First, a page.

Friday, January 30, 2009

GOP searches for relevance *update*

They won't be able to find it with a mirror and both hands:

Who am I? Why am I? Where am I going?

So very, very much for the Republicans to ponder in this Winter of the Democrats' Contentment. So many questions. Even the reliable color scheme has gone blurry. Isn't that big-shot GOP strategist Alex Castellanos swirling Republican red with Democrat blue, and coming up with a Washington consulting shop called -- heavens! -- "Purple?" Why, yes.

"Sit tight," the new firm's Web site says. "We are still mixing the colors."


"We're in this rebuilding time," Monica Notzon, a Washington-based Republican fundraiser, helpfully explained this month. "Trying to figure out who we are."

It is into this new world order, this Washington version of an existential whorl, that a steadfastly loyal group of Republicans descend this week, skidding into an iced-over landscape and holing up at the Capital Hilton beginning yesterday for a four-day winter meeting of the Republican National Committee. (Not to be missed on the restorative agenda: a "Reboot the RNC" open house.) They've themed the whole get-together "Republican for a Reason," and left it at that.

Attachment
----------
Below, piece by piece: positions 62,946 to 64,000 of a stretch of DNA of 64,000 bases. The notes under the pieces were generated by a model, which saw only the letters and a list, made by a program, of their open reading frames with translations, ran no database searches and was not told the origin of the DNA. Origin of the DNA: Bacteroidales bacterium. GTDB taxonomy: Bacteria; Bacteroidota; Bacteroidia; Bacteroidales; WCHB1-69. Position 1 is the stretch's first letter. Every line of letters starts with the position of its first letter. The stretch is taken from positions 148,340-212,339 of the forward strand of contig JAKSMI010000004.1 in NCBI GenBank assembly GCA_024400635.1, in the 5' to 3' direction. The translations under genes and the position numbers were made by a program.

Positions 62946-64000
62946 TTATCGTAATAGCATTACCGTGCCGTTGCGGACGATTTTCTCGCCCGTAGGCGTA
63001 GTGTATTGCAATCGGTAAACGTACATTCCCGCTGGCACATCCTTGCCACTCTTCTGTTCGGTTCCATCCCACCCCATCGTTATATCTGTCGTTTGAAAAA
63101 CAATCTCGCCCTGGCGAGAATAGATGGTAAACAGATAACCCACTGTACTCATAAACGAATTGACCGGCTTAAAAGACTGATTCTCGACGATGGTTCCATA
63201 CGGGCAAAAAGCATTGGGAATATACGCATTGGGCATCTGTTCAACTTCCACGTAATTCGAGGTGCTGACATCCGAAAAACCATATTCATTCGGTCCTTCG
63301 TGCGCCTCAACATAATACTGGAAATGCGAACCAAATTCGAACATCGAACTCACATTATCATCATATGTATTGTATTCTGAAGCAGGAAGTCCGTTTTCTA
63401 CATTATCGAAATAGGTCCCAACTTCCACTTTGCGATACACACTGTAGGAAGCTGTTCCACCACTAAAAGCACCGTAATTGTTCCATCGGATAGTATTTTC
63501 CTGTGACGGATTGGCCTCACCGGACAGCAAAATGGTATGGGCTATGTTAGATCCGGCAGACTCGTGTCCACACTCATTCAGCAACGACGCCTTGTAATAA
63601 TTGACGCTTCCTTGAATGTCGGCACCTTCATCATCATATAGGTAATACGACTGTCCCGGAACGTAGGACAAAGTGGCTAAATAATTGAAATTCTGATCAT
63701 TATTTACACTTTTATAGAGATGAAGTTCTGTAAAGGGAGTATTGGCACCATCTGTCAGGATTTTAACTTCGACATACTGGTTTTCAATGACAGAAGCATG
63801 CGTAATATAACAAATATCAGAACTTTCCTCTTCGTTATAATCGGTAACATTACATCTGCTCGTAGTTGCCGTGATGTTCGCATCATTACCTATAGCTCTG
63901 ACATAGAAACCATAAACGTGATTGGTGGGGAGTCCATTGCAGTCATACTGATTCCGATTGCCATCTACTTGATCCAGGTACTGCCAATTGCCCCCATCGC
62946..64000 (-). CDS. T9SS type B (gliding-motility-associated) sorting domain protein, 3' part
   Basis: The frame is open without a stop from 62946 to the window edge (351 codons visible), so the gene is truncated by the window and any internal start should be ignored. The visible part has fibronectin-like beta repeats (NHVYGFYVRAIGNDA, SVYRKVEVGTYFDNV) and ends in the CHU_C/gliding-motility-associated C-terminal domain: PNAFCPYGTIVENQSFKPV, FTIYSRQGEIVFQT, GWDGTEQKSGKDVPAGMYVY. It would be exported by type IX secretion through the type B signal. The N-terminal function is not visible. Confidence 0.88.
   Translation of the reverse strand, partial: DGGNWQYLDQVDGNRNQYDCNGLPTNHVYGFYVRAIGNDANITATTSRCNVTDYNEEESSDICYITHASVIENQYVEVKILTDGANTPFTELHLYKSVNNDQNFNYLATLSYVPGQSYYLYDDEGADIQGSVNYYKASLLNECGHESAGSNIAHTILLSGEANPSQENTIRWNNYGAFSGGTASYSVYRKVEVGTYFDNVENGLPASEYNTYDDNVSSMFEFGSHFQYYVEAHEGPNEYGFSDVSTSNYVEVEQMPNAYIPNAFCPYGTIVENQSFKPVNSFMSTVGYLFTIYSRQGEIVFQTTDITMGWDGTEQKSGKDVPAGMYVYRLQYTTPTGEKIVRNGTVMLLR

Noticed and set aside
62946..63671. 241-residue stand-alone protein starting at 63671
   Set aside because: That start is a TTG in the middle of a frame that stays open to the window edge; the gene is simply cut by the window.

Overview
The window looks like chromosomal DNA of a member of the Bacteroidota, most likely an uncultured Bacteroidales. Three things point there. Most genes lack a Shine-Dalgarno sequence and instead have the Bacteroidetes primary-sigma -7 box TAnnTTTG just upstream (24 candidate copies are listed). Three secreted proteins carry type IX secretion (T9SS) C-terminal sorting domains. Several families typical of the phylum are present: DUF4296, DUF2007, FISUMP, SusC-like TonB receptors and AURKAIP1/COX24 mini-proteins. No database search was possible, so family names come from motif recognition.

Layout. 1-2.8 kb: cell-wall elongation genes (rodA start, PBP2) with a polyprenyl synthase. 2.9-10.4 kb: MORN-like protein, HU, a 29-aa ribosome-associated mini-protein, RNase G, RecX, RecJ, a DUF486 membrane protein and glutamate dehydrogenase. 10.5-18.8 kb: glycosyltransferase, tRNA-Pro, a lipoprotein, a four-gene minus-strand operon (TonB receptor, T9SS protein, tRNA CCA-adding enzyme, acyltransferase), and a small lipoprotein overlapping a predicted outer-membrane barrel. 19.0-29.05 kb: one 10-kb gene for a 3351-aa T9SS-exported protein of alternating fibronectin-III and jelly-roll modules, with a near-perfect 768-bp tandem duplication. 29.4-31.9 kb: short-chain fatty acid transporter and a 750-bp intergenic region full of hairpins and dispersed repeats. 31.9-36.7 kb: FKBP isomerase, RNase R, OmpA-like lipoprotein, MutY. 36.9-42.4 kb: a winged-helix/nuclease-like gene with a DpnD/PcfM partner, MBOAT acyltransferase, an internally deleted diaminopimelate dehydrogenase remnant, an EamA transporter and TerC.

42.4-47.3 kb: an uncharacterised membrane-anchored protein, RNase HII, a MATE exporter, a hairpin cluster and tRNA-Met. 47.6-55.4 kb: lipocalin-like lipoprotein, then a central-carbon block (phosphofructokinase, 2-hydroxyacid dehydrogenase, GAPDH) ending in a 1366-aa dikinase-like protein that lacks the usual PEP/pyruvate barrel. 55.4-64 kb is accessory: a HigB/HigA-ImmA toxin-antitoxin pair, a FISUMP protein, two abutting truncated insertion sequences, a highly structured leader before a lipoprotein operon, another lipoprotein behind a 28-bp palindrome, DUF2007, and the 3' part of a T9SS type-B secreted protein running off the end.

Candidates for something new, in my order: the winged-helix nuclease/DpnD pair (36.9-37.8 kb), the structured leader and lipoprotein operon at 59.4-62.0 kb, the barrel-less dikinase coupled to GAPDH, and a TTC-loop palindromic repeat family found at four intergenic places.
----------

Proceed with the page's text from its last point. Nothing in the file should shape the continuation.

"Republican for a reason?" says Stephen Scheffler, a committeeman from Iowa, pausing before a banner carrying the slogan. "I don't know what that means."

Why, it means obstruction and blockage. It means they are against American economic recovery because not a single one of them voted for an American economic stimulus plan. It means they don't want torturers in the past administration prosecuted, and it means they still hate France.

Contenders for the RNC slot include former Ohio vote suppressor Ken Blackwell, and and the Great State's very own Tina Fish of Texas, who promise more kow-towing to the extreme right-wing.

I think that's going to work out real well:

The more conservative, partisan, and strident their message becomes, the more they alienate non-base Republicans. But the more they alienate non-base Republicans, the fewer of them are left to worry about appeasing. Thus, their message becomes continually more appealing to the base -- but more conservative, partisan, and strident to the rest of us. And the process loops back upon itself.

No matter how miserably the GOP may fail at a comeback nationally, I would imagine that the freaks here in Texas who keep electing them will remain at least ten years behind the times.

: Annnnnnnnnnd it's Michael Steele.

No comments: